I started a Ruby on Rails project with Rails version 3.2.12. But i did not really much in this project because of my time. My day has not enough hours 🙂 I played around with TeamCity and Jenkins as CI server and how i can deploy it to EC. How to setup everything on AWS EC2 and so on. Now, i just found out that there Rails 4.0.0.beta1 ist out. So i thought, why not update to Rails 4.0 and then start with the project 🙂 So, here is how i get there.

I assume that you have a Rails 3.2.12 installed. If not see my other blogs: Install a Ruby on Rails Dev Environment on Mac OS X 10.8.2 or Install Ruby and Ruby on Rails on Ubuntu 12.04 (also for AWS EC2).

I will describe how you create your own Gemsets, update to Ruby 2.0 and Rails 3.2.13 and then to 4.0. Gemsets are pretty useful, because this way you can switch the versions without problems. Its true, i tried it 🙂 We will also create a .rvmrc file to specify which Gemset should be used in this project. So lets start with it 🙂


Lets assume you have Ruby 1.9.3-p392 and Rails 3.2.12 installed and created a project like this:

So we have a clean Rails project. So it looks similar in my project 🙂


Update Gems

So, lets check if we have the correct versions for Ruby 2.0 and Rails 4.0

We will need RubyGems 2.0.3 or newer, so update if you have an older Version:

check for other versions with

you will need the following versions:

  • RubyGems 2.0.3
  • Rake 10.0.3
  • Bundler 1.3.4
  • Rubygems-Bundler 1.1.1

update it with following commands:


Create Gemset for our existing Application

If you never created a Gemset, you are using propably the default or global one. Check with:

Now, lets create one for our existing Application with Ruby 1.9.3-p392 and Rails 3.2.12

So, we also want to work with that Gemset so use it:


Update to Ruby 2.0 and Rails 3.2.13

Now we are ready to update to Ruby 2.0 and Rails 3.2.13.

Install Ruby 2.0

Create a new Gemset

Check which Gemset you are using:

Install Rails 3.2.13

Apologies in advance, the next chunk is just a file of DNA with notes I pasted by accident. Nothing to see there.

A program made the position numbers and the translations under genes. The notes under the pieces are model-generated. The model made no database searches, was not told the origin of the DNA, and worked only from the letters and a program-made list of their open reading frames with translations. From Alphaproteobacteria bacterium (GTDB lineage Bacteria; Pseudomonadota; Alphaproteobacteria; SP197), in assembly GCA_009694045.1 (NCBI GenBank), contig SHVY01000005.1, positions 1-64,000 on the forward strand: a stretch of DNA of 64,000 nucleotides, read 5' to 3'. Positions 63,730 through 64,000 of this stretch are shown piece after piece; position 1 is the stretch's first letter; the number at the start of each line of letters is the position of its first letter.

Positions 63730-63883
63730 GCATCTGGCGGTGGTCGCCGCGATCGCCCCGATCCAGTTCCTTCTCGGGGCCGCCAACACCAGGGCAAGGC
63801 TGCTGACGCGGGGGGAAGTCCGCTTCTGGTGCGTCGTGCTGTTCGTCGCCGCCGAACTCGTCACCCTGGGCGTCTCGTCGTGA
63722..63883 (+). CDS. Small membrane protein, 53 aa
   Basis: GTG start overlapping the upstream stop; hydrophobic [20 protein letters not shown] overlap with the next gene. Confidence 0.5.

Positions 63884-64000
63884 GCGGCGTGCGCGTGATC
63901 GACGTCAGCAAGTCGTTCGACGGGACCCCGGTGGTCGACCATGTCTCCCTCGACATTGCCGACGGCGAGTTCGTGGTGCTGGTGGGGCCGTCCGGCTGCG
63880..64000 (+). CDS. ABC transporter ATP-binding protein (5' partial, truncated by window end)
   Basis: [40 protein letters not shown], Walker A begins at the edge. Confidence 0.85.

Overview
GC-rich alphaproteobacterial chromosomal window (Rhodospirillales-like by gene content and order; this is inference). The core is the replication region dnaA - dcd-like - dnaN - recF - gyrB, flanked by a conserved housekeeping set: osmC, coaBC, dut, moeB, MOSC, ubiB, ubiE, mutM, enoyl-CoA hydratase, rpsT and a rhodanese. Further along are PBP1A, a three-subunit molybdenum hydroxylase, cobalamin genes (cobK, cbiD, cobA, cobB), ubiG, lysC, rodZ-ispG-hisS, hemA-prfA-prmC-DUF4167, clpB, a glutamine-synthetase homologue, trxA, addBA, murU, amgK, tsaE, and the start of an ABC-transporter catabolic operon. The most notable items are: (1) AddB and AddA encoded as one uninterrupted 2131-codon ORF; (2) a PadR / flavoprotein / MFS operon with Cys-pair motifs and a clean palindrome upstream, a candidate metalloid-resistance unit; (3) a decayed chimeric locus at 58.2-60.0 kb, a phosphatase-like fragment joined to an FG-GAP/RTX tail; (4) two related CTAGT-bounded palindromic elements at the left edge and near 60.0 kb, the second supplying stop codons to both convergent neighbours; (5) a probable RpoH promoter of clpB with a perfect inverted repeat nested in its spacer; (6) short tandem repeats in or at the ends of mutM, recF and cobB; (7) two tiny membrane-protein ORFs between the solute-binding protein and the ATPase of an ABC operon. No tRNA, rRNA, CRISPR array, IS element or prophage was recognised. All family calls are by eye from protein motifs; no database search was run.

Do not forget to update your Gemfile in your project with the new Rails version and then update your Gems:

Now, this Gemset is ready for use. If you want to test any other application with Ruby 2.0 and Rails 3.2.13, just use this Gemset:

But, then you will maybe create a generic name without MyApp after the rails version.

Update to Rails 4.0.0.beta1

Now lets update to Rails 4.0.0

Again, update your Gemfile to Rails 4.0.0 version and

and fix problem. I do not want to explain it here because its not possible to have it here for all problems.. but please leave a comment.

In this way, you are also able to update to the Rails 4.0.0 or higher version when its out! Take a look on: http://rubygems.org/gems/rails


Adding an .rvmrc File to your Application

Create a file in the root folder of your project

and add the Gemset you want to use to that file

So now you can always just update this file and the App will choose the correct Gemset!



So, enjoy and leave comments if you have additions. I will try to update this site than.


Update 2013-March 25: Visit also http://railsapps.github.com/installing-rails.html


Update: Copied from: http://railsapps.github.com/updating-rails.html

Rake Rails:Update

Minor Rails version updates seldom require changes to configuration files. Major Rails updates often change configuration files. If you don’t make the required configuration file changes, you’ll likely see deprecation warnings when you launch a Rails application.

Rails provides a rake task to update configuration files. Be sure you’ve committed your application with git before running rake rails:update in case you need to roll back changes.

The rake rails:update will identify every configuration file in your application that differs from a new Rails application. When it detects a conflict, it will offer to overwrite your file.

Don’t blindly allow rake rails:update to overwrite your files. Many of your files will be different because you’ve made changes from a default new Rails application. You’ll need to check each file to determine if rake rails:update is seeing your own changes or pointing out changes due to a Rails update.

When rake rails:update offers to overwrite a file, enter d (for “diff”) and review the differences. Most differences will be your own. If you’re uncertain, don’t overwrite the file; make a note for yourself and investigate later. If you are certain that the difference is due to a Rails version change, you can allow rake rails:update to overwrite the file.



Update Rails 3.2.12 projects to Rails 4.0.0.beta1 and Ruby 2.0 via 3.2.13
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